Realizing it would be extremely difficult to pose them all at the same time, I focused on trying to capture each of them separately and made notes regarding personal characteristics and expressions. It was rather sunny and warm and I knew that the shadows would be harsh and I would have to soften the shading when doing the final artwork. After returning home, I went through the photographs and emailed samples for the client to select and also rough images of various poses for the group. Using Photoshop, I cut and pasted various poses of the little girl and each of her pets. I emailed the rough compositions to the client to solicit her preferences. The first two images below were sent as the intial suggestions for a composition incorporating all the elements.The client responded that she preferred the vertical format, but requested that the dogs be facing forward. The third composition above was the result of those revisions.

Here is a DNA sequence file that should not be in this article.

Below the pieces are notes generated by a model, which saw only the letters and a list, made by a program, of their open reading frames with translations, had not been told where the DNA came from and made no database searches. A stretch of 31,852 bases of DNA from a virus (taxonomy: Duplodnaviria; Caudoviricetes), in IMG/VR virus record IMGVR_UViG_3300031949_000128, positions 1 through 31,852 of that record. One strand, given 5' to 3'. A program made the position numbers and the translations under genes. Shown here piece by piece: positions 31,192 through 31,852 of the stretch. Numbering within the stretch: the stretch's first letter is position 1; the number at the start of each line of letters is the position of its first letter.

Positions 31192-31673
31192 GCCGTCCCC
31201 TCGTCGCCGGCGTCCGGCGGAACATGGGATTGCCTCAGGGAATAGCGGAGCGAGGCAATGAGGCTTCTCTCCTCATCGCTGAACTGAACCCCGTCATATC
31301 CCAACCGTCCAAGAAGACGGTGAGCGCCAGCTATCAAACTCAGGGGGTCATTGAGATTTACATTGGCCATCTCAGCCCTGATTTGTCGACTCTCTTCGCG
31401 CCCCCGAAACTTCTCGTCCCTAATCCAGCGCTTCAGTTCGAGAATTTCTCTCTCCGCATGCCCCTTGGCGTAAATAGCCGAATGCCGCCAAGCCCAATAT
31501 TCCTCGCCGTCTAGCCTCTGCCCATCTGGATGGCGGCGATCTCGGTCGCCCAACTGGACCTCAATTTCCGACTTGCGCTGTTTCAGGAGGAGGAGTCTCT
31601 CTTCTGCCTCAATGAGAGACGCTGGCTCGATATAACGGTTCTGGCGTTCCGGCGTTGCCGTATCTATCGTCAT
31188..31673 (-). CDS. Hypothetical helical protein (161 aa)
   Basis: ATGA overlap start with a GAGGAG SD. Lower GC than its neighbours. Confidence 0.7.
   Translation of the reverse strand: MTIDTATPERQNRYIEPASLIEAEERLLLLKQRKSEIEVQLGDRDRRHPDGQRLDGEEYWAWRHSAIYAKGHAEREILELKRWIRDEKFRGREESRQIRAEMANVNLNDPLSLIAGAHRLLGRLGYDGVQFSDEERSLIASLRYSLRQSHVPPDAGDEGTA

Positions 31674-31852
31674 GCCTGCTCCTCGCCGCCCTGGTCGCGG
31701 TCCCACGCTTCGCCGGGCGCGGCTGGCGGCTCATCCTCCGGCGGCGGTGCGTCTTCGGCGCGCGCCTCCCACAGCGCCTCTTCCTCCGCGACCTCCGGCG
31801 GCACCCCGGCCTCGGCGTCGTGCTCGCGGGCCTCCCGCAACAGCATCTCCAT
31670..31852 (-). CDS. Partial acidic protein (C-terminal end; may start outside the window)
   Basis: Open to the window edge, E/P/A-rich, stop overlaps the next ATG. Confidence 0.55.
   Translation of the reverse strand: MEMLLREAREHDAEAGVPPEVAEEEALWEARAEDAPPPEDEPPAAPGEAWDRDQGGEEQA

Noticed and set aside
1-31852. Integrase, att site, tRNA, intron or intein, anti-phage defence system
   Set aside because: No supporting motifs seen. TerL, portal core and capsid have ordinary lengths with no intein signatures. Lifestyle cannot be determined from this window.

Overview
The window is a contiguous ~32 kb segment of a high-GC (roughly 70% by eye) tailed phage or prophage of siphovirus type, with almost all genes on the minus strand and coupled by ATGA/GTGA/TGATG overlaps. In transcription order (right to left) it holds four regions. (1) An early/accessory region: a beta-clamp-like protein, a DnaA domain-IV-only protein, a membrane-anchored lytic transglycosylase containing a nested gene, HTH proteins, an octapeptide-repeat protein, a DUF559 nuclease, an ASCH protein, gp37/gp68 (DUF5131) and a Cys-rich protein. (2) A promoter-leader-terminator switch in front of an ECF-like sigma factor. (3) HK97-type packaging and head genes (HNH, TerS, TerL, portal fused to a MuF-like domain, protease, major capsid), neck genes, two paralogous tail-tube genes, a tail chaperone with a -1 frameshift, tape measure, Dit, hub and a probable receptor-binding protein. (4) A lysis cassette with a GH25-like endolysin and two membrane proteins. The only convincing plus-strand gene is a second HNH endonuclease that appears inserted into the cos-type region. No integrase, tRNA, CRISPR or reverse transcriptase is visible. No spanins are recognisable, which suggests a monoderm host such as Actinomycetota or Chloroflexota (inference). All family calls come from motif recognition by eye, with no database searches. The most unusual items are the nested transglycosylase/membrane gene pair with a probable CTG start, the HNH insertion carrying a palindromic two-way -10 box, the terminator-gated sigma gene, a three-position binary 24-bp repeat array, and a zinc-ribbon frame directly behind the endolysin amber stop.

The facial expression in this photo was selected as best representative of Holly. To have her incorporated with the 3 dogs, I turned her body more forward and changed the arms to hold the turtle more centered. Bob was cooperative and easy to photograph. I think he likes posing.
Max wasn't especially interested in having his portrait done. The client noted that his usual facial expression included his tongue hanging out on his left side. She also asked that he be looking up or forward instead of to the side.
Unfortunately, Dusty was not looking forward in any of the photographs I had taken. I wanted to be sure to capture his unique markings, so I consulted the photos that I had taken and referred to a photo I found online of a black and tan dachshund facing forward for a reference in drawing the shape of his head from a face-forward position.
I was fortunate to get a shot of Bea that did not require modifications. I eliminated the leash attached to her collar, but otherwise, she was good-to-go.